Saskatoon

Saskatchewan trappers association defends beaver-hunting derby

The Saskatchewan Trappers Association is defending a controversial beaver-hunting derby currently going on in the province.

Association says derby stops bad hunting practices, wasting animal

A Saskatchewan beaver derby is being criticized by an animal rights group. (CBC)

The Saskatchewan Trappers Association is defending a controversial beaver-hunting derby currently going on in the province.

The derby, which pays cash prizes for hunters and trappers that bring in beaver carcasses, has come under fire from a national animal rights organization. The Association for the Protection of Fur–Bearing Animals calls the derby "ecologically harmful and ethically devoid."

However, the trappers association believes the derby is a significant improvement from the current system, which asks hunters to only bring in the beaver's tail.

"I've seen a number of beavers left in the field to rot," said the association's vice-president Ken Gartner. "We don't want to see that happen anymore."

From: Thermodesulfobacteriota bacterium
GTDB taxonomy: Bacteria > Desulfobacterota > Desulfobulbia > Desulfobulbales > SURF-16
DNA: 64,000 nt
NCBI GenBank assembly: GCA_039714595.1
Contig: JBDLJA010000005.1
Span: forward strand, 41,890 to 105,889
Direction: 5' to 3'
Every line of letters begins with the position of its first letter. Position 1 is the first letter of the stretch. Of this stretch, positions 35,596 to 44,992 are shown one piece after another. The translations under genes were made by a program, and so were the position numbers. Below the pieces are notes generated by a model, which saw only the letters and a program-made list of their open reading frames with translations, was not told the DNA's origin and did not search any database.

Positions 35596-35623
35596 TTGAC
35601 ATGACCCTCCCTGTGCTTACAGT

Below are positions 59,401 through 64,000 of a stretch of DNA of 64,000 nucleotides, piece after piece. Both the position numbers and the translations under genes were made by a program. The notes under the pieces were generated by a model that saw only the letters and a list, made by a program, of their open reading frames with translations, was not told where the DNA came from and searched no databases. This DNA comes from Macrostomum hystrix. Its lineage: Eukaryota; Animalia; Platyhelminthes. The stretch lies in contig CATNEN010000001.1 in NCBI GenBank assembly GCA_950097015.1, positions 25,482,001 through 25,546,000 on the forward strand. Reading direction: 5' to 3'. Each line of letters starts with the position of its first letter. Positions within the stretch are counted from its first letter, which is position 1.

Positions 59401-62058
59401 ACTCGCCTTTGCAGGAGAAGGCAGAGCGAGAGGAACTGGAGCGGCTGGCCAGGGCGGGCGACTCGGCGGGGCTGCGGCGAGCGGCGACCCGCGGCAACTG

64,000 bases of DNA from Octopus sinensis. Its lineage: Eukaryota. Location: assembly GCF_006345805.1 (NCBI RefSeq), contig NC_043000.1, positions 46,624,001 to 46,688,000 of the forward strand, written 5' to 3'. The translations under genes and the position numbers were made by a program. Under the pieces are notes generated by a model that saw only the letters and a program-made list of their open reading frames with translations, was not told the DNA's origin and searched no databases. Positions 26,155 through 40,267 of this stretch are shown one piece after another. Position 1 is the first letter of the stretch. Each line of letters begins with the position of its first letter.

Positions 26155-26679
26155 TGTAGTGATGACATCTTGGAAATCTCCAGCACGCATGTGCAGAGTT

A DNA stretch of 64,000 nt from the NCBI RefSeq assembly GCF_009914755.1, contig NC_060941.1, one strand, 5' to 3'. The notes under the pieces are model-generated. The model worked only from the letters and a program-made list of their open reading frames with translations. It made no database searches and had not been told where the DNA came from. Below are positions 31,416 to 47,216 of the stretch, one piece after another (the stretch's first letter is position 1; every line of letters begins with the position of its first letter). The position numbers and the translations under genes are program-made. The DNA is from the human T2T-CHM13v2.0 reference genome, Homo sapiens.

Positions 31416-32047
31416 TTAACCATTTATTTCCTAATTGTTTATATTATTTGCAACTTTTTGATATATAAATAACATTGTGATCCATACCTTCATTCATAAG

Gartner said all of the parts of the beaver will be used--from the pelts to scent glands to the carcass.

"The carcass is used to feed animals and is also used to make lures," said Gartner. "And it's also used as bait and for hunting purposes."

However, animal rights groups believe that hunting beavers isn't the answer. While many farmers are angry at the animals for flooding fields, the 'pro-beaver' groups believe building water control devices around culverts and beaver dams is a much cheaper and animal friendly way around the problem.

"Until you address the reasons for the flooding and reasons why the beavers are going to be there, you're going to continue to have beavers in that area," said the Association for the Protection of Fur-Bearing Animals' Adrian Nelson. "And when it comes down to a derby, we're not even talking about problem animals now. We're talking about any animal that happens to be a beaver."

However, the trappers remain unconvinced by those arguments.

"I know that they have a legitimate grievance for opposing what we're doing, but I feel that some of their opinions and comments really have no merit," said Gartner. 

The derby will run until May 10.

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